Blocked up gates are not uncommon on the dry stone walls of the North York Moors. I always thought they were created when a gate was redundant and so blocked up permanently. But I recently read that in parts of Ireland phantom gates are traditionally used as a normal method closing a gateway. To move cattle or sheep the wall must be taken down and rebuilt. A lot of work. There is a shortage of wood in the windswept Aran Islands, Connemara or County Clare but this method of blocking up gateways has been adopted principally to prevent the winds from blowing across the exposed fields. I am not convinced however that this explanation is applicable to the North York Moors.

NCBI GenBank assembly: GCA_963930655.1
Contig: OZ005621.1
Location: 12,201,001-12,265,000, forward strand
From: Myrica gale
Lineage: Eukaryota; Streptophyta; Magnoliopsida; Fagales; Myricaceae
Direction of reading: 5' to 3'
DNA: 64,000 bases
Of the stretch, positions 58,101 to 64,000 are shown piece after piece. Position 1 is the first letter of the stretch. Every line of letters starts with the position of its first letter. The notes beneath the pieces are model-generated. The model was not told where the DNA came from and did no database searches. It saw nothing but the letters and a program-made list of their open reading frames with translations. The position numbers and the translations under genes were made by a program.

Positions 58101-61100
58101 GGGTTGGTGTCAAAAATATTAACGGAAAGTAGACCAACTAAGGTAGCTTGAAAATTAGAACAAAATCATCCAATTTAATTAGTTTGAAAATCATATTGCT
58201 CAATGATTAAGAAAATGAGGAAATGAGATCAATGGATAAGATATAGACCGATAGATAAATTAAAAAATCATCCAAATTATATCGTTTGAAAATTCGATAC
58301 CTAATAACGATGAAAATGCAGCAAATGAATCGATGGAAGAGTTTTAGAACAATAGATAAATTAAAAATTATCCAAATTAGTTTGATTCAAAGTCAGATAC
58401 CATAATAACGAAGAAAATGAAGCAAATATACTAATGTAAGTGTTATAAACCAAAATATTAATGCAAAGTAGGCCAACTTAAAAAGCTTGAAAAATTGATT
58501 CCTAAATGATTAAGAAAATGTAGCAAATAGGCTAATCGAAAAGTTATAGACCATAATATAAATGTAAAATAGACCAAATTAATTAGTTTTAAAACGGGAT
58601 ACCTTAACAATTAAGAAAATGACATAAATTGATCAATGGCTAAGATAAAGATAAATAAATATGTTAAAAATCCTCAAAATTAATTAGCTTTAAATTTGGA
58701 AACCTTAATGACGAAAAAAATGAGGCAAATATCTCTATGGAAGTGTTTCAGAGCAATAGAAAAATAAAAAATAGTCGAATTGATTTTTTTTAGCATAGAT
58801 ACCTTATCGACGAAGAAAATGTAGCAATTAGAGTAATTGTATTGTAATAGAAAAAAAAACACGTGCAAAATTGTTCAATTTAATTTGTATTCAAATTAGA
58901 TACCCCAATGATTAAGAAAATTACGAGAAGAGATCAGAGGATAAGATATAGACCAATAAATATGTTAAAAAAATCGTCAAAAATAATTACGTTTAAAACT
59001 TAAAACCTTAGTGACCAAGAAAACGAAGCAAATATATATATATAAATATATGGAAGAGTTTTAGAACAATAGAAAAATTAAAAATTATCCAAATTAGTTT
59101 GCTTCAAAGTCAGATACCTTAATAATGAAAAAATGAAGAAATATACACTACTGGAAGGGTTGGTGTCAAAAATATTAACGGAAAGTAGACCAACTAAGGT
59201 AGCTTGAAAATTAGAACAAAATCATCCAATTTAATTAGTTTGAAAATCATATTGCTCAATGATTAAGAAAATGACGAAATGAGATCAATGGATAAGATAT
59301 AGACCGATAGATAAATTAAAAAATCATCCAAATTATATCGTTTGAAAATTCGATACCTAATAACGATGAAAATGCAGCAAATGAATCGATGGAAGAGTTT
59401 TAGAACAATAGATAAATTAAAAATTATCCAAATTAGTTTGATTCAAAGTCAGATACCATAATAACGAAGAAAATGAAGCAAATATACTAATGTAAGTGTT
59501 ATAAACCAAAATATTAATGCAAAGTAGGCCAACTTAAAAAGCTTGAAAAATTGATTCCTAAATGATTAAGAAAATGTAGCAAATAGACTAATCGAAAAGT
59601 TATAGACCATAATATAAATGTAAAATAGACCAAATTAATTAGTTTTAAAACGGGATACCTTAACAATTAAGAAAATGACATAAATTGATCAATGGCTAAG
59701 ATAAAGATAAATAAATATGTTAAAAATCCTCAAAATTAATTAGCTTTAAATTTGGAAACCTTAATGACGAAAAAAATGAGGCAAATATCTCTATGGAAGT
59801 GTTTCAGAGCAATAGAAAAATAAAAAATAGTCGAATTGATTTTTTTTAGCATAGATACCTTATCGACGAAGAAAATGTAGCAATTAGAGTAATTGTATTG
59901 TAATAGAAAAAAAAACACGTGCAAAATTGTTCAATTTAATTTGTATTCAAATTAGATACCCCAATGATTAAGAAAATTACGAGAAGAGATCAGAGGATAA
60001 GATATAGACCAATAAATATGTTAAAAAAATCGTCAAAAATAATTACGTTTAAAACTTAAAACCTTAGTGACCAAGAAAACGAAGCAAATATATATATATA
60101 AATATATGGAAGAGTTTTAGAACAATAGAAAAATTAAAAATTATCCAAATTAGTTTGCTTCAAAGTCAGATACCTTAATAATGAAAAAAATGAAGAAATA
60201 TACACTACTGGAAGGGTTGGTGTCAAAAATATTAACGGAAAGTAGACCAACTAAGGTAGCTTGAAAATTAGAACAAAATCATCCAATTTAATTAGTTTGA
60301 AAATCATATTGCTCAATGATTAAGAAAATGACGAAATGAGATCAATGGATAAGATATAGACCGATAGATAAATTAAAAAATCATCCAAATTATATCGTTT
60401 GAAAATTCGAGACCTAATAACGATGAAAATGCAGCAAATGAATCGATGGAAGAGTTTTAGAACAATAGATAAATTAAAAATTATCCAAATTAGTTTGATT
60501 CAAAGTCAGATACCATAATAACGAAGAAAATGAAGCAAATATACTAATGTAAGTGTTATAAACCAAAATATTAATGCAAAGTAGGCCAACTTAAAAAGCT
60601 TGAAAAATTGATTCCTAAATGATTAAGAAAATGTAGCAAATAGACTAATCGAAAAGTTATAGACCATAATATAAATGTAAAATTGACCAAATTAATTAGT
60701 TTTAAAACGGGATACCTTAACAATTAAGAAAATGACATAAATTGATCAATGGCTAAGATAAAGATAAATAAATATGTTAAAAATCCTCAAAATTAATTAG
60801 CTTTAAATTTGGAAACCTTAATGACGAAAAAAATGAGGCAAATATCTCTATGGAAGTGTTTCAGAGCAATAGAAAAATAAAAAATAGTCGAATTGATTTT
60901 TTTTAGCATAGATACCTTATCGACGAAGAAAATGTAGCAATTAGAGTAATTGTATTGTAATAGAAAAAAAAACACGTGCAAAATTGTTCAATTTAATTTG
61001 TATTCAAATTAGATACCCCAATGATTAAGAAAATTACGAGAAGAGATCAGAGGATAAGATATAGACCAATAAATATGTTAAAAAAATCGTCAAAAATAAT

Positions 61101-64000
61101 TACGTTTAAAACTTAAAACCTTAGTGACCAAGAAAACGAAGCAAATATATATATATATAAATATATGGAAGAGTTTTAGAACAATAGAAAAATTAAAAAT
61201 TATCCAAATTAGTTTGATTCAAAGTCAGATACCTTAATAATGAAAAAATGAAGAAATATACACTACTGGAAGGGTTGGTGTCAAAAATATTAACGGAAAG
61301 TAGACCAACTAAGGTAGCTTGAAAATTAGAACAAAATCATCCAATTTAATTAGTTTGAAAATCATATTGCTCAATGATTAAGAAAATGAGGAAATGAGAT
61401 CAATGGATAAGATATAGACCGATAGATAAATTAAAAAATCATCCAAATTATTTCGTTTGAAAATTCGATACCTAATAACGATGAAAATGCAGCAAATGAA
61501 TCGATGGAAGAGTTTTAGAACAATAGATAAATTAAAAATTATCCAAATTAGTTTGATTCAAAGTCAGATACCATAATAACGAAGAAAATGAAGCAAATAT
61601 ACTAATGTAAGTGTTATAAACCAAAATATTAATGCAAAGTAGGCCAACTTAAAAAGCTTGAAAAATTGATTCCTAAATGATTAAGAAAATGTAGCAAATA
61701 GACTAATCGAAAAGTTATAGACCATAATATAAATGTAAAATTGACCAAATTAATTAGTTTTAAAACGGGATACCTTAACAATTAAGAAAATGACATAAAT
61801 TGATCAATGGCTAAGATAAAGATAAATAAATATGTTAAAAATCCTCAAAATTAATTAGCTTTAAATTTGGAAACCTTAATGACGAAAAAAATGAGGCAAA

Until recently both sides of this wall on Ryston Bank was heavily forested. It has now been clear felled revealing a grand view of Roseberry Topping. The 1839 Tithe Map of Pinchinthorpe names the field the other side of the wall as “Browns Intake”. A field boundary is shown, most likely this wall. The 1893 Ordnance Survey shows the intake field as wooded. My guess is that the wall dates from the 18th century Enclosure Acts with a (wood) gate to allow stock to pass from the intake field onto the moor for summer grazing. Sometime prior to 1893 Brown’s Intake was set to woodland and the gate blocked up to keep the sheep out.